Zotero and office xml

Jabref has this nice export format 'office xml', that plays well with Word's native reference management. It'd be nice to have something similar with Zotero as well. I tried Endnote xml, it does not work. Word's/Microsoft's own instructions to compile the xml is possible but quite a time consuming process.

Is anyone working on it/worked on it?
  • Why do you need to export data from Zotero to office xml?
  • A few reasons.
    First, this will make it possible to use Zotero and Word without installing the Zotero add-on for Word and make it easier to use the native Word referencing for productive use.
    Second, it _may_ make it possible to use Zotero with Word Online and may solve the issue that at the moment you cannot use Zotero with Word Online
    Third, it will allow additional flexibility to Zotero (it is already a very flexible and useful tool), and will make it even better tool to use with Office.
  • Yeah, this is an open ticket for the format and I'm interested in working on it (though no guarantee on when), but FWIW none of those reasons really apply. Word's referencing feature is laughably limited and so won't help you much for 1 and 2 and the format itself is quite limited, so it adds relatively little in terms of flexibility compared to richer existing export/import formats like Endnote XML and BibLaTeX.

    The main reason I want this in Zotero is for the poor souls who started out with Word to get their data out quickly and if we're going through the trouble, we might as well have it work as both export and import.
  • "The main reason I want this in Zotero is for the poor souls who started out with Word to get their data out quickly and if we're going through the trouble"

    @adamsmith, I think whether Word's own referencing feature is inadequate is non-sequitur here. Many of us often forget that be that as it may, Word has a larger user base among academics, and many journals make authors use Word as their submission. Besides, apps that play well with word are also often non-free tools, but that aside, there is a case to be kinder to the Word users and show them that Zotero can be used to play well with word in ways more than one: EVEN IF one does not HAVE to install the add-on, Zotero is usable. I think tools that allow office xml as output are heading in the right direction to be usable to Word users.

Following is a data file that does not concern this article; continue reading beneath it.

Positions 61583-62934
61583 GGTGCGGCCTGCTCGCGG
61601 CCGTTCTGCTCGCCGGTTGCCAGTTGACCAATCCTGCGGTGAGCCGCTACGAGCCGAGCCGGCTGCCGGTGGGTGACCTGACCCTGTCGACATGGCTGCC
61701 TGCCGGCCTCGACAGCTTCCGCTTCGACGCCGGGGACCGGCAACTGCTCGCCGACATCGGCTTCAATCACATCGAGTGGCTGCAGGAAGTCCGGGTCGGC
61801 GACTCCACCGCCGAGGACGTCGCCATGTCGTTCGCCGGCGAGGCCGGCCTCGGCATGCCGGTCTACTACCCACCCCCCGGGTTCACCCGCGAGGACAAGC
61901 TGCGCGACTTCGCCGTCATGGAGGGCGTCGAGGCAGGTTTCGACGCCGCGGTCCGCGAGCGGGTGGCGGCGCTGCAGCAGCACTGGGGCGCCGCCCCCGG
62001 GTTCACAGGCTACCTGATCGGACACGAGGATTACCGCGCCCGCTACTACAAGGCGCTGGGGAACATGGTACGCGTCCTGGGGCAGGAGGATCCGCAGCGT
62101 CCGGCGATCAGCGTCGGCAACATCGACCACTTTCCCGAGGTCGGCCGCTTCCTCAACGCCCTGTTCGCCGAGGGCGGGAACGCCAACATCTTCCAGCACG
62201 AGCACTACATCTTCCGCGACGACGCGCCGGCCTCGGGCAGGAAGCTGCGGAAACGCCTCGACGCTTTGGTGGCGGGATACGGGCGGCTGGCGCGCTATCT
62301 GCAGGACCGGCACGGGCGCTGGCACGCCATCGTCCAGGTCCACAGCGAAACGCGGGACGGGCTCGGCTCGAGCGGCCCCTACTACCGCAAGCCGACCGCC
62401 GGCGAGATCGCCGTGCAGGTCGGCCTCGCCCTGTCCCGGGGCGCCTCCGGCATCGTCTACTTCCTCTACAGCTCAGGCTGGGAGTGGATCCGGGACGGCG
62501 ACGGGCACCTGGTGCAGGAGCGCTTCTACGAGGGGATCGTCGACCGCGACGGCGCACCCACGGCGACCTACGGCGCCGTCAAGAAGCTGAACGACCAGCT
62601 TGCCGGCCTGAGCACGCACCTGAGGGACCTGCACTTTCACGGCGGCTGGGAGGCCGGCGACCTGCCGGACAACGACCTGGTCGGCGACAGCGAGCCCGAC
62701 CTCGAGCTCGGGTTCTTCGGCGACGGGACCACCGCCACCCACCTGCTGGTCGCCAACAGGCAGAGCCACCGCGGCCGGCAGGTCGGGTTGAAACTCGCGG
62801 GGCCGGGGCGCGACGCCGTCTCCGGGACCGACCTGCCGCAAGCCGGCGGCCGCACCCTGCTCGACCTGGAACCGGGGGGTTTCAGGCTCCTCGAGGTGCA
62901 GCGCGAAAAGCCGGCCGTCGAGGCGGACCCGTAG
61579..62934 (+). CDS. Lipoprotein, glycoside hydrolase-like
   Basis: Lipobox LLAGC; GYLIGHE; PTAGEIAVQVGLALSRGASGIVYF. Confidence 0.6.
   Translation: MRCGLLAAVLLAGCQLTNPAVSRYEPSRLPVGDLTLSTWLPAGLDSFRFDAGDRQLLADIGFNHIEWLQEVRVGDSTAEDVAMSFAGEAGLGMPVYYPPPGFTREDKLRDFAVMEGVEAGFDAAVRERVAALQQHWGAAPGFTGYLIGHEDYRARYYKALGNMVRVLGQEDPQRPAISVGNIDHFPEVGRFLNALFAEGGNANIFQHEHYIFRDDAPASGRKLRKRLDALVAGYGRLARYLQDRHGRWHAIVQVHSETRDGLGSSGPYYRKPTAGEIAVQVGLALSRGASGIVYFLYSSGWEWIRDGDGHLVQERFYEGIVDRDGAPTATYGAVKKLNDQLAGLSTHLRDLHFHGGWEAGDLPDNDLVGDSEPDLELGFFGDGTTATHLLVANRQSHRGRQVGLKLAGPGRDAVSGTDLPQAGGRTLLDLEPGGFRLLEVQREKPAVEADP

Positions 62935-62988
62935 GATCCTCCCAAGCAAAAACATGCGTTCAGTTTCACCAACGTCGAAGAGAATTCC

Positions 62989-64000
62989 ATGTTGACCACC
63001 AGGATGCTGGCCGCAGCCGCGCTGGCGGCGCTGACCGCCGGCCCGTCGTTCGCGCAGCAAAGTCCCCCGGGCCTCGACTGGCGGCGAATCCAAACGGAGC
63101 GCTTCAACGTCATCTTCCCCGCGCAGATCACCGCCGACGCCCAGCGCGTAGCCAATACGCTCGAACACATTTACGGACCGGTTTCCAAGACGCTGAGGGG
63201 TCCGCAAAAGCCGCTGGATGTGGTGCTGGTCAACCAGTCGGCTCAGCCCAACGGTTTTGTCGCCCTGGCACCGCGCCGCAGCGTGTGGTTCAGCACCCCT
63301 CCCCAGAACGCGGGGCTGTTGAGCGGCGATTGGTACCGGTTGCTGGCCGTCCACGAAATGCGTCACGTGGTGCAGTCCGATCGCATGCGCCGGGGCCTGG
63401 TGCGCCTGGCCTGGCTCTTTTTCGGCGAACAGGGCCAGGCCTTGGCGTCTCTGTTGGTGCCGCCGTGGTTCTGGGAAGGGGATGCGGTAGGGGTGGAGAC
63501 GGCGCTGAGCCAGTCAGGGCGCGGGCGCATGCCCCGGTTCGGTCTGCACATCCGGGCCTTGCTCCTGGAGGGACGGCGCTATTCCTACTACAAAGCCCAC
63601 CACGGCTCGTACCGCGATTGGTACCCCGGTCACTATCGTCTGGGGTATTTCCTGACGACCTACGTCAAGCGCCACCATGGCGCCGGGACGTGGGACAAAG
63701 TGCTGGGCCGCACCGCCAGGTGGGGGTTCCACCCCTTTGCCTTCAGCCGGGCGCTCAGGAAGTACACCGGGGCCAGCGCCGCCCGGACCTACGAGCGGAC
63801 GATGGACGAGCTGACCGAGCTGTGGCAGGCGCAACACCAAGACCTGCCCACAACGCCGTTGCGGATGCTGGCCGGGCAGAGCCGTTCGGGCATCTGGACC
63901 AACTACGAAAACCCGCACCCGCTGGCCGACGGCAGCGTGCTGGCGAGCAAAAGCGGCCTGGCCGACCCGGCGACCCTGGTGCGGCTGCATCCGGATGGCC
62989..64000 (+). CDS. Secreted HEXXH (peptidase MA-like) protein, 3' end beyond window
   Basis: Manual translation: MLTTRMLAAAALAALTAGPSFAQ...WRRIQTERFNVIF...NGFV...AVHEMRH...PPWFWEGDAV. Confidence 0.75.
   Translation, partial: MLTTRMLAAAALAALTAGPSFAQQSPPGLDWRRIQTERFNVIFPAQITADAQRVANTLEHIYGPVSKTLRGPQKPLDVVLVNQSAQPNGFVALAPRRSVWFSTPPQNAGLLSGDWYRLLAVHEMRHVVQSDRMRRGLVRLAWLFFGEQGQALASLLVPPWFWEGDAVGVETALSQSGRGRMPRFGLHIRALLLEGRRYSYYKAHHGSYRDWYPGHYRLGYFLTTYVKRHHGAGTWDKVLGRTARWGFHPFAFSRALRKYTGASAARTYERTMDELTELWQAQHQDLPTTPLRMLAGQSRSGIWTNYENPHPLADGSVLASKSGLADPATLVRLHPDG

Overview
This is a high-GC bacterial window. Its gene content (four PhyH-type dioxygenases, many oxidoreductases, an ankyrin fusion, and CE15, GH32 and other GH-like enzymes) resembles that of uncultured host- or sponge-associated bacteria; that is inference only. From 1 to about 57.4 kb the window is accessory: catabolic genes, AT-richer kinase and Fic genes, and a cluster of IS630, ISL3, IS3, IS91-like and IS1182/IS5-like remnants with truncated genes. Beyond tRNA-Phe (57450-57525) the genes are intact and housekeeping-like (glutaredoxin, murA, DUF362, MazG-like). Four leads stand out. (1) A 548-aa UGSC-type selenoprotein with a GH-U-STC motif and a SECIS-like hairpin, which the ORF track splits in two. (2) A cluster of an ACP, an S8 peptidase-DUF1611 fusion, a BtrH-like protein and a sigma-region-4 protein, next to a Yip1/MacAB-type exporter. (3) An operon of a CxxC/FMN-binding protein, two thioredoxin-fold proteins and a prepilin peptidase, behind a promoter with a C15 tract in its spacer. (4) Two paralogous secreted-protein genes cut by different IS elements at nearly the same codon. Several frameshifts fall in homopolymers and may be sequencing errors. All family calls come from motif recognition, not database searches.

• Sorry, but this is just an odd statement
    , I think whether Word's own referencing feature is inadequate is non-sequitur here. Many of us often forget that be that as it may, Word has a larger user base among academics, and many journals make authors use Word as their submission.
    We're obviously not forgetting that, which is why the Word add-on is receiving a ton of attention in support, development, and maintain. And since you mention journal submission, if you count honestly, how many journals provide a citation style in Word's referencing format? I would be surprised if you can find even 10. In the almost 15 years supporting citation styles, I have literally never seen this.
    Look, as I said, I'm interested in supporting this, but I see absolutely no evidence that the format is at all widely used (including a paltry number of requests to support it here -- and those mostly for import), nor do we see any indication of increasing use of it. Afaik, Microsoft hasn't made any changes to it since Word 2007 (!!!).
  • > And since you mention journal submission, if you count honestly, how many journals provide a citation style in Word's referencing format? I would be surprised if you can find even 10. In the almost 15 years supporting citation styles, I have literally never seen this

    @adamsmith , I see your point, and neither have I. Looks like I may not have myself clear enough.

    What _does_ happen, is that, once you populate the database that Word asks in their "References" tab, then the user can output whatever format the journal asks them to (i.e. Vancouver/APA/so on).

    Now, of course, we can argue why bother with an office XML, if we can use a Zotero plug-in, I am OK with it.

    Unless it's not too much of an issue, one _can_ think of edge cases where people may still want to have more flexibility in using features of Word with Zotero. I must admit that I do not use Word that often to stake a claim, but my point was more from the perspective of a Zotero user who might look for another way to interact with Word.
  • edited October 27, 2021
    We provide a vastly better way to generate citations in Word, with support for over 10,000 actively maintained styles. Why would we waste time supporting Word's much more limited built-in referencing tool?

    As adamsmith said, this might happen as a side effect of adding import support, but otherwise there's absolutely no reason we'd spend time on this.
  • I’ll also note that Word’s built-in citation styles (eg, APA) contain many errors and produce inaccurate references.
  • There are cases where files need to be shared and the other people don't have Zotero.
  • There may be, bit you are honestly better of just having the person with Zotero handle the references. Word's referencing tool really isn't a serious academic tool, which is why virtually no academic is using it. (Beyond that, see above: we'll likely do this anyway)
  • @MsH_BCC_BU: Also, to be clear, Zotero exports to basically every standard bibliographic exchange format in existence, resulting in compatibility with hundreds of other tools. That fact that we don't support a proprietary format used by a seemingly abandoned part of Word that produces inaccurate, error-ridden references isn't stopping you from sharing data with people who don't use Zotero.
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